– Jack Hart, Illinois assistant coach during Butkus era

Bob says: Great to see the voters honor Nitschke and Mitchell, who were much better players as pros than they were as collegians. Just missing the cut were Bill Brown, Larry McCarren, Doug Dieken and Howard Griffith.



1. Slush Fund scandal 167 (11)

2. 1984 Rose Bowl: UCLA 45, Illinois 9 156 (6)

3. Michigan State picked over Illinois for 1954 Rose Bowl 120

4. 1994: Penn State 35, Illinois 31 107 (1)

5. Mike White NCAA troubles 106

6. 2002 Sugar Bowl: LSU 47, Illinois 34 83 (1)

7. John Mackovic leaves for Texas 67

8. 2008: Western Michigan 23, Illinois 17 55 (1)

9. 2008 Rose Bowl: Southern Cal 49, Illinois 17 50

10. 1985 Peach Bowl: Army 31, Illinois 29 42

In their words

"I'm still vertical. It absolutely worked out for me. In 1965, I'm a junior in high school in Bad News, Newport News, Va. The recruiters from Illinois came to my hometown looking for the runner-up to O.J. Simpson for the Heisman Trophy, Leroy Keyes. The Big Ten was the conference. They didn't have restrictions on visiting schools. I visited seven Big Ten schools. I was a pretty big kid. How did I end up at Illinois? Relationships are what get things done in this world. Illinois was the first one at the plate with the flowers. So, I cultivated that relationship. I ended up selecting Illinois. I felt very good about it, and dollars had nothing to do with it. One school, the first thing they did was put $500 in my hand and said, 'This is spending money for the weekend.' I was the Virginia state champion in the shot put. In 1966, the Big Ten was allowing freshmen to compete in track and field. I'm in the locker room. I knew the investigation was going on. The guy comes in and says, 'Take your jockstrap off. You're finished as a player in the Big Ten.' That was the first time individuals got suspended. It was a rainy day when they came and they told me. There were more tears in my heart than coming out of the sky. Life for me, up to that point, had all been positive. An $84 plane ticket home over Thanksgiving is what cost me my career at Illinois. Somebody comes and says, 'Want to go home for Thanksgiving? Hell to the yes.' I took the trip home and came back, and in the spring, my career was over. If it hadn't happened, I think we would have been Big Ten champions my sophomore year. We had some incredible athletes. I came through it, and I'm a better person as a result of it. I went to Colorado and fell in love with the place."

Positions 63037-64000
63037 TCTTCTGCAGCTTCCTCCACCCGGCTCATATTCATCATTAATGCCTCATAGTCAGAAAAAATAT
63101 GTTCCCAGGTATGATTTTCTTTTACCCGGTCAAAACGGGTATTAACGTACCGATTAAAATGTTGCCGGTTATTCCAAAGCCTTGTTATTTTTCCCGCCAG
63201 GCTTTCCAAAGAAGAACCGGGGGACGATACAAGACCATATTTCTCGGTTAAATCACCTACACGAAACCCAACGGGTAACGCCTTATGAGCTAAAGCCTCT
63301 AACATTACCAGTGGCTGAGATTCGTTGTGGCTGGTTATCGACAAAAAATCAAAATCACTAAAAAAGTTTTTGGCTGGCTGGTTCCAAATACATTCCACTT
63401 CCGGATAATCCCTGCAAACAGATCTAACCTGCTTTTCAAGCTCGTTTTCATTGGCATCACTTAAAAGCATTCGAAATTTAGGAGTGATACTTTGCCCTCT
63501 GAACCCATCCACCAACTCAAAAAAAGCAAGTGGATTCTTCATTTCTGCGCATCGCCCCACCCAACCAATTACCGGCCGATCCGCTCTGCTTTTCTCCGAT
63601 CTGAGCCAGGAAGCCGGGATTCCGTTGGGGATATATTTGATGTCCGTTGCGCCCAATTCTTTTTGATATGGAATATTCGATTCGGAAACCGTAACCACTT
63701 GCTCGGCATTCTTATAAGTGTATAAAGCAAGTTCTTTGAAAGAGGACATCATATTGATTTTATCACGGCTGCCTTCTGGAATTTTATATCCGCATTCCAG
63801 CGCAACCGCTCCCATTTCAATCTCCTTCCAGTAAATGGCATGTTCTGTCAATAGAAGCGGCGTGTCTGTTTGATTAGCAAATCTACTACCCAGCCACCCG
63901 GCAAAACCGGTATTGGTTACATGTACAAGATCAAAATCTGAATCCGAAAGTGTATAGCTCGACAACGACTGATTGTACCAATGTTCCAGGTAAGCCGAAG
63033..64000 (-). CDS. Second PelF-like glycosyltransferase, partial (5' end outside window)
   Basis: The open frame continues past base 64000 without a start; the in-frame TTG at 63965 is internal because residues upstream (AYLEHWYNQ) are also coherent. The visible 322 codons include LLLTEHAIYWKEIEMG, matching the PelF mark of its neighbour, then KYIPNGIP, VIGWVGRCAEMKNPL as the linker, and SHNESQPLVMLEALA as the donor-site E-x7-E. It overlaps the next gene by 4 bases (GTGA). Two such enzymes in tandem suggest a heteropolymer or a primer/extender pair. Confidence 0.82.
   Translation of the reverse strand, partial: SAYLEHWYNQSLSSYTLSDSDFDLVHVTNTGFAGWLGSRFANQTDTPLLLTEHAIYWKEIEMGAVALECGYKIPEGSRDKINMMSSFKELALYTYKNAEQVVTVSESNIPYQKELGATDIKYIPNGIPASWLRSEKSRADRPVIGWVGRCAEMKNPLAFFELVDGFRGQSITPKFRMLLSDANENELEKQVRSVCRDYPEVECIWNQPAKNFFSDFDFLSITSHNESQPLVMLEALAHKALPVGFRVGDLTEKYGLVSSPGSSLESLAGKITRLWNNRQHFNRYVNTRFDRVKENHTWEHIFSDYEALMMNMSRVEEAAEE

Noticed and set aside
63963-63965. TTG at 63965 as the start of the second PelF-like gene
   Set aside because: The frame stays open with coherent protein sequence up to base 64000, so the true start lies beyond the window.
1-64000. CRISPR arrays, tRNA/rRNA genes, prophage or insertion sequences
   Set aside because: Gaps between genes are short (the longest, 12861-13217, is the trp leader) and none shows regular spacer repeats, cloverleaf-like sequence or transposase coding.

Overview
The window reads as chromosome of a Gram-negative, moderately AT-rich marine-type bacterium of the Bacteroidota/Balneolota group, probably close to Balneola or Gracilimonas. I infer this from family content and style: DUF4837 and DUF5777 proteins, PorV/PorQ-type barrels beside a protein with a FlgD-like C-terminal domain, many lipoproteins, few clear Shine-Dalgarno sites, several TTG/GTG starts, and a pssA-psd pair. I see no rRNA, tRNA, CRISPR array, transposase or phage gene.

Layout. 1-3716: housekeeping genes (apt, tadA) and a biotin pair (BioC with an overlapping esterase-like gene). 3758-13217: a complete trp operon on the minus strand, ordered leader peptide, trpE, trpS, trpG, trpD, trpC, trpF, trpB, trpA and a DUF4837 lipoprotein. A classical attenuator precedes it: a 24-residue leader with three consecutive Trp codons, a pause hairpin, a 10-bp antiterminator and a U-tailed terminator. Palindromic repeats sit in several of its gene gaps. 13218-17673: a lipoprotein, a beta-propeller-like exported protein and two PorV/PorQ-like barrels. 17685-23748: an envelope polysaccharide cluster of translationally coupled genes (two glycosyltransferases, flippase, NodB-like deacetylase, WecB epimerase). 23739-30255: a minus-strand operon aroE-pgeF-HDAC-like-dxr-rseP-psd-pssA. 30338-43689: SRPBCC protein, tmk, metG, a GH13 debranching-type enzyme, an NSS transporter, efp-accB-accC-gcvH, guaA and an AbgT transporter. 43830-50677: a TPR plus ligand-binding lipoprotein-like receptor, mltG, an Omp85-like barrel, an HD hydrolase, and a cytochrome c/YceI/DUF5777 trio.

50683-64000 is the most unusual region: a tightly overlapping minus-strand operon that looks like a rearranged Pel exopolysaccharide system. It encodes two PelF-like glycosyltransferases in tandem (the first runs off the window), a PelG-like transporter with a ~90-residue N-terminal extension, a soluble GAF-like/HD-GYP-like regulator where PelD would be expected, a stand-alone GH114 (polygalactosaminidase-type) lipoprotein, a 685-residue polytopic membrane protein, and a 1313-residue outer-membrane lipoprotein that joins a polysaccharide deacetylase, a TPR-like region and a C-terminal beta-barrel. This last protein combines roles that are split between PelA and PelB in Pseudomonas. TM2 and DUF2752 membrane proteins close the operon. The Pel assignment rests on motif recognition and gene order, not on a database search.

– Derek Faison, former Illini, banned from Big Ten because of scandal

Bob says: Hats off to Faison, a successful Colorado businessman who openly talked about a difficult part of his life. It's an extremely sore subject for most of those who were involved.



1. Grange kickoff return against Michigan 159 (15)

2. Juice Williams converts against Ohio State 132 (2)

3. Johnny Johnson to Jim Klein against Michigan 109 (1)

4. Howard Griffith's eighth touchdown against SIU 95 (1)

5. Rocky Harvey diving TD against Michigan 90

6. Jeff George to Shawn Wax against USC 64

7. Chris White field goal against Ohio State 55

8. Bruce Sullivan INT return against Michigan 53

9. Al Brosky's record interception against Minnesota 51